Memorial Day travelers better buckle up for a congested journey.

Around 42.8 million Americans plan to head out on vacation for the upcoming holiday weekend, according to a new report by AAA, with 1.5 million more people than last year clogging up roads, railways and airports.

That marks a 3.6% jump from 2018, and the second-highest Memorial Day travel volume since AAA started keeping track in 2000.

About 37.6 million of these travelers (88%) will travel by automobile, the report found, a record high for the de facto start of summer. The worst times to travel will be late afternoon on Thursday May 23 and Friday May 24 as an influx of commuters clocking out of work early floods the roads, according to the analytics company INRIX, which collaborated with AAA.

“Drivers in the most congested metros should expect much worse conditions than normal,” INRIX transportation analyst Trevor Reed said in a statement. “Travelers should anticipate delays to start on Wednesday and continue through Memorial Day. Our advice to drivers is to avoid the morning and evening commuting times or plan alternate routes.”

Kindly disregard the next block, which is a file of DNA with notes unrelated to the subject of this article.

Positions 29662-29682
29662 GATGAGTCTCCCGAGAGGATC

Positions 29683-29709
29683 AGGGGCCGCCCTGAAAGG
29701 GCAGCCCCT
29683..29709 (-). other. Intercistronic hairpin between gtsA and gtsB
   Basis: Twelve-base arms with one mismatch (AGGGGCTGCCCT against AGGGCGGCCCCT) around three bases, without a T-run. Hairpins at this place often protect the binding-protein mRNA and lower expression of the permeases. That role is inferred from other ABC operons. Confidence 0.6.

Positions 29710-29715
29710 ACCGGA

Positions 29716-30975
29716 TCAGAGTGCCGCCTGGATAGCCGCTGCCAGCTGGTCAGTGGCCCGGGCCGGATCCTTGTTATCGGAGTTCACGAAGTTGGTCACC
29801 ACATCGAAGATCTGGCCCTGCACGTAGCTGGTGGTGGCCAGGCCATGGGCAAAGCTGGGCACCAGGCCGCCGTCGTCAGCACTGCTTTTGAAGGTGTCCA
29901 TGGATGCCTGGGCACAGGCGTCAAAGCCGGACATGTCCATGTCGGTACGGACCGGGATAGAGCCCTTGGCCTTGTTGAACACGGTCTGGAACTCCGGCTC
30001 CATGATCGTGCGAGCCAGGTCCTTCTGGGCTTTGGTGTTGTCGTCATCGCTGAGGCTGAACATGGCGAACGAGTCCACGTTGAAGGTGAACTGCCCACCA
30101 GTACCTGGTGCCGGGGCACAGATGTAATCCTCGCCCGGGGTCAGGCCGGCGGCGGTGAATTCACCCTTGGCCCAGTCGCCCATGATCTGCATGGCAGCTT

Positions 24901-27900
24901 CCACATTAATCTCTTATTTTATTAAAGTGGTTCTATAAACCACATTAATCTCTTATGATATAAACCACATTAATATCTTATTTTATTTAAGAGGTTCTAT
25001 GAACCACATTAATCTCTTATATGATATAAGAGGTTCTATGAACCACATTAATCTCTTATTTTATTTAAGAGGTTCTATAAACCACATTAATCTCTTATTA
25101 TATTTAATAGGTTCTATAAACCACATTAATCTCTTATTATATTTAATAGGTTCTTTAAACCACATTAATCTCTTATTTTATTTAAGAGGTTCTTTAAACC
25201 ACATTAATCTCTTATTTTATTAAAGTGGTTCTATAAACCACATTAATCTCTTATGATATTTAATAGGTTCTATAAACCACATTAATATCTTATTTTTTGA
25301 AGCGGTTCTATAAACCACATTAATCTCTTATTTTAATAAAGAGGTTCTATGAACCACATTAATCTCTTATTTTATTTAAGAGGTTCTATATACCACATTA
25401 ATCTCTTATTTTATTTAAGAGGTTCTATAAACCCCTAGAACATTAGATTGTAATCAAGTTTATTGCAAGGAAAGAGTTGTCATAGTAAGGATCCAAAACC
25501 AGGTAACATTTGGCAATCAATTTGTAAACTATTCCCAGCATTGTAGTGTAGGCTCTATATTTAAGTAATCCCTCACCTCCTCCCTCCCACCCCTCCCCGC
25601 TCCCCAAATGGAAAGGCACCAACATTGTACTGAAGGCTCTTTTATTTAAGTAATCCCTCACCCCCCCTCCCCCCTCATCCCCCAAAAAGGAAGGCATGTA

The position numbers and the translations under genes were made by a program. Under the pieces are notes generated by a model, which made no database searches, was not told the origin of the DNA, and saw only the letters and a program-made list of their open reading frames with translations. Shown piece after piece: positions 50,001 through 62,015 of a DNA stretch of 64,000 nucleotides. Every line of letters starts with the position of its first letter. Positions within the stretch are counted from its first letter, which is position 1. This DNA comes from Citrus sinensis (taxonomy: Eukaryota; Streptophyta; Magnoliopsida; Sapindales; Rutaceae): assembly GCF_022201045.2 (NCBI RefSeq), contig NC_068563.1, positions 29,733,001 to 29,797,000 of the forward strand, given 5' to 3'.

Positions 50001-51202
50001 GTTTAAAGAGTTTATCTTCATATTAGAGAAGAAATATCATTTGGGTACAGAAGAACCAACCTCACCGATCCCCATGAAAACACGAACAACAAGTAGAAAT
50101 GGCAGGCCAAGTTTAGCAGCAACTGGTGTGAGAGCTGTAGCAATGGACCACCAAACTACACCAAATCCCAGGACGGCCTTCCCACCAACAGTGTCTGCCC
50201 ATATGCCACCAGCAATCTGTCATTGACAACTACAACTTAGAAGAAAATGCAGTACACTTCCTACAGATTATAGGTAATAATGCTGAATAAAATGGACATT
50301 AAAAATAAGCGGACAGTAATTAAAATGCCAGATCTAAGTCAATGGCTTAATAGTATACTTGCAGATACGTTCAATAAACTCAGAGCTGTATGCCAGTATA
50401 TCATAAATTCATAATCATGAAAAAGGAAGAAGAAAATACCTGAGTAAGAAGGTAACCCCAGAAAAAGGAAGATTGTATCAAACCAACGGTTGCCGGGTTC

In New York, for example, folks who travel between 4:45 p.m. and 6:45 p.m. that Thursday will double their normal trip time, INRIX projected. There’s no reprieve after the merrymaking ends: The worst travel day for drivers in Boston and Washington, D.C., is the following Monday, when they’ll experience trips three times their normal length between 3:45 p.m. and 5:45 p.m.

Air travel will also see its second-highest volume in the past two decades with 3.25 million fliers, a 4.8% increase over last year. The volume of people traveling by other modes of transportation, like train, bus and cruise ship, is expected to rise 3.8% to 1.9 million.

Despite these predicted record highs, there’s at least one indication that appetite for leisure travel this year could subside. A “travel sentiment index” last month by the travel and tourism marketing agency MMGY showed eight straight quarters of decline in demand, “suggesting that American intent for leisure travel has softened considerably.”

MMGY CEO Clayton Reid, in fact, warned that the U.S. was on the road to a “travel recession.” He predicted continued decline, pointing out that more travelers now cite costs as their top concern than they did in 2016 (34% versus 18%).

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